Farmers Almanac Weather

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The 2014 Farmers Almanac
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Historic Blizzards

Historic Blizzards

By definition, a blizzard is a violent winter storm with winds about 32 mph (51 kph) and visibility less than 500 feet (150 meters) due to falling and blowing snow. Sometimes the term "ground blizzard" is used to describe a storm in which wind causes fallen snow to be blown back into the air.

With the winter season almost here, we thought it might be interesting to look back on some historic blizzards:

1888 March Blizzard of '88
The “Blizzard of '88” produced temperatures plummeting well below zero degrees Fahrenheit, ravaging gusts of wind and deep snowdrifts that stranded several cities, leaving them without transportation or communication. New York City suffered the most damage, particularly to its harbor areas.

1914 March 1 Heavy Wet Snow/High Winds
“The worst since '88,” crippled New York and New Jersey; Asbury Park, NJ, received 24" of snow; New York’s barometer dipped to a record 28.38"; downed wires and poles disrupted communications and power in New Jersey.

1940 November 11 Armistice Day Storm
Over the Upper Midwest and the Great Lakes; blizzard conditions in Manitoba, Minnesota, Wisconsin, and western Ontario; 49 dead in Minnesota alone; gales on Lake Michigan caused wrecks and the loss of 59 sailors; 17" snowfall in Iowa; barometer at 28.66" in Duluth, MN.

1941 March 15 Severest Blizzard of Modern Era
Struck on a Saturday night; 39 lives lost in North Dakota; 32 died in Minnesota; also buffeted parts of Saskatchewan and Manitoba; 85 mph winds at Grand Forks, ND; 75 mph. winds at Duluth, MN. In Minnesota, 27" fell at Collegeville, and the Twin Cities recorded 16".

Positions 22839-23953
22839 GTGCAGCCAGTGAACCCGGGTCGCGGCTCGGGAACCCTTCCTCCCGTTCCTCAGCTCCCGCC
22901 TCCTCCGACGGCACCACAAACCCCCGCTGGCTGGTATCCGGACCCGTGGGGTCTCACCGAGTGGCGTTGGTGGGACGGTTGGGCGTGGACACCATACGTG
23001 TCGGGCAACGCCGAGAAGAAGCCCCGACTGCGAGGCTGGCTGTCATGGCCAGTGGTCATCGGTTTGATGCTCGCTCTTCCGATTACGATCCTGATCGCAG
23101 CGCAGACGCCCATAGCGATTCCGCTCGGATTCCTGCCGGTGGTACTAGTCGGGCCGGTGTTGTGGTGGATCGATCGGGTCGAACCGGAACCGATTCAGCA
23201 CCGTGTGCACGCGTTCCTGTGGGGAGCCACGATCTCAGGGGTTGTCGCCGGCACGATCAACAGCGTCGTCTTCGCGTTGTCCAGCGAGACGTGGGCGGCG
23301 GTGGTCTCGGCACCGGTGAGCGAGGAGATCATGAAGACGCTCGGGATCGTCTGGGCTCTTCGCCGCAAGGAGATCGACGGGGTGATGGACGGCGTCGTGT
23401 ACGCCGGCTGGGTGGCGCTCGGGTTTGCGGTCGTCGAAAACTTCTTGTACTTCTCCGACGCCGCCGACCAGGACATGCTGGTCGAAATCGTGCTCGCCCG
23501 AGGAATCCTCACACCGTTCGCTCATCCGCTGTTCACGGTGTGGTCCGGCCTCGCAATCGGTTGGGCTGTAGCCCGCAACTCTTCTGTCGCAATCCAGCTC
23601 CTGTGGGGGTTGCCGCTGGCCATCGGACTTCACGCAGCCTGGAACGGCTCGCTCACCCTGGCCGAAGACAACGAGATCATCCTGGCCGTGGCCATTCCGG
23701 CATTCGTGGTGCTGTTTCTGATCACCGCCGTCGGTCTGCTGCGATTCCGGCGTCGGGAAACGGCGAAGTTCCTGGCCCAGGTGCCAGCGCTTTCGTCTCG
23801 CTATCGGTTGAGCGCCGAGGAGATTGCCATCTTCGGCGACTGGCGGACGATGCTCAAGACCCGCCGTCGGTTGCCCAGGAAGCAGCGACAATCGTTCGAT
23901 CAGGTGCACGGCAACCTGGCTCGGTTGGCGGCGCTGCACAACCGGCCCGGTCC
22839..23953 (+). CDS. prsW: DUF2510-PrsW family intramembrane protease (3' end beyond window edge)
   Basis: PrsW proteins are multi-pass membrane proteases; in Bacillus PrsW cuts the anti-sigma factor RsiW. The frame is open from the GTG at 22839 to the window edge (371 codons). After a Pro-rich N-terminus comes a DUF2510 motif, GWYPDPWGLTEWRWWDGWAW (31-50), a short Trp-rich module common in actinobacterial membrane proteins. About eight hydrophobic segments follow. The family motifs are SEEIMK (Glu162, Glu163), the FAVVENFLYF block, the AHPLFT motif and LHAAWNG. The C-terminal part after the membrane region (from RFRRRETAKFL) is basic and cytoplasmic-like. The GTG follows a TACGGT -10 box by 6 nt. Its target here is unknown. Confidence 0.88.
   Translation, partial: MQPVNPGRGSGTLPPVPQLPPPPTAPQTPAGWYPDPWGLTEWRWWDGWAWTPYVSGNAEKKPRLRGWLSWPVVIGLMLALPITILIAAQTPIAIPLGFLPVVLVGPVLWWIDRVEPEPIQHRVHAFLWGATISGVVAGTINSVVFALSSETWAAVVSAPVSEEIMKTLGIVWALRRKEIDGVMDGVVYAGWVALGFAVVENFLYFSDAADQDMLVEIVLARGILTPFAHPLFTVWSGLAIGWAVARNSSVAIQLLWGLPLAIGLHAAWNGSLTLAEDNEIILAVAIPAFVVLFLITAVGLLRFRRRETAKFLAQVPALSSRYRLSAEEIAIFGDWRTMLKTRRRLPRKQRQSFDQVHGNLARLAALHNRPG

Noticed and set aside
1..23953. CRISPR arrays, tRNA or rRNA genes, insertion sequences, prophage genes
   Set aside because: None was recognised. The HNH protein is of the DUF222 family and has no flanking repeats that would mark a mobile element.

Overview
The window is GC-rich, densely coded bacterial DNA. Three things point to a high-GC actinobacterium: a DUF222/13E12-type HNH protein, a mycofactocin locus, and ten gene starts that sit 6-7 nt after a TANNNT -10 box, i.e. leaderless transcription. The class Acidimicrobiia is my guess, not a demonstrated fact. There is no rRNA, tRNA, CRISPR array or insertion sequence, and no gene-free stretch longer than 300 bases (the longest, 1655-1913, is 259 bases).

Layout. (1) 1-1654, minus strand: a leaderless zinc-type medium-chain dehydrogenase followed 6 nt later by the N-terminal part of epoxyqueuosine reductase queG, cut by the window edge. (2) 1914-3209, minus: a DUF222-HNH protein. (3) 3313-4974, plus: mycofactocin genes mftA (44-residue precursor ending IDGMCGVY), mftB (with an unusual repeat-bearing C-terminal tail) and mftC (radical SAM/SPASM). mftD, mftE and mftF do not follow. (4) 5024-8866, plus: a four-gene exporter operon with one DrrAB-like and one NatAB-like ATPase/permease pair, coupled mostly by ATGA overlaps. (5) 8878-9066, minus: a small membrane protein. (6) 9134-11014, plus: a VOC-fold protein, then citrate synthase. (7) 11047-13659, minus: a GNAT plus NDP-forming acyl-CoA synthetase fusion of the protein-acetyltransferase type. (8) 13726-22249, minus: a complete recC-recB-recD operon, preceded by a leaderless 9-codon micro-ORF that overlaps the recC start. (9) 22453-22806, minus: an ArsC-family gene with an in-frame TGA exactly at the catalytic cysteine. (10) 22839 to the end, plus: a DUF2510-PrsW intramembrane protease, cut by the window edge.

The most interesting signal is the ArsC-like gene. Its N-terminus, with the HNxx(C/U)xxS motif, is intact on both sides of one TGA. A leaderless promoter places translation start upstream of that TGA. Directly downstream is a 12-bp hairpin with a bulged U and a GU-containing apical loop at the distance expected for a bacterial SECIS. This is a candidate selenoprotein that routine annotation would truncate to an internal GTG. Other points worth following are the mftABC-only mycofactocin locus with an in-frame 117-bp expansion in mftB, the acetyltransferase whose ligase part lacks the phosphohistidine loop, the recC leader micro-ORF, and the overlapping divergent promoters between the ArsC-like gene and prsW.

1960 December 12 Pre-Winter Blizzard in Northeast
20.4" of snow at Newark, NJ; 17" at New York City, NY; 13" at Boston, MA: Nantucket, MA, had 15.7" with wind averaging 36 to 51 mph.

1961 January 19-20 The Kennedy Inaugural Snowstorm
Occurred on the eve of John F. Kennedy's Presidential inauguration in Washington, DC; second of three huge snows to hit the Northeast during the winter of 1960-61; Washington and Baltimore saw 8" of snow; New York City got 10"; 25" in Connecticut and New Hampshire; 24" in Massachusetts; barometer fell to 28.59" off Nantucket, MA.

February 3–4 Third Big Snow of the Winter of '60-'61
Produced near-record snow cover in the major metropolitan areas since snow fell on unmelted accumulations from the previous storms; also produced paralyzing gale-to-hurricane-force winds along coastal areas; Washington, DC, and Baltimore, MD, saw 8 to 11"; New York City, NY, received 19 to 24"; Boston, MA, got 14.4"; highest amount fell at Cortland, NY, with 40".

March 4 Severe Northern Plains Blizzard
Raged in North Dakota and Minnesota for over 100 hours; wind gusts to 100 mph; snowfall up to 35"; traffic paralyzed for three days; also affected parts of Saskatchewan, Manitoba, and western Ontario.

1976 February 2 The Groundhog Day Storm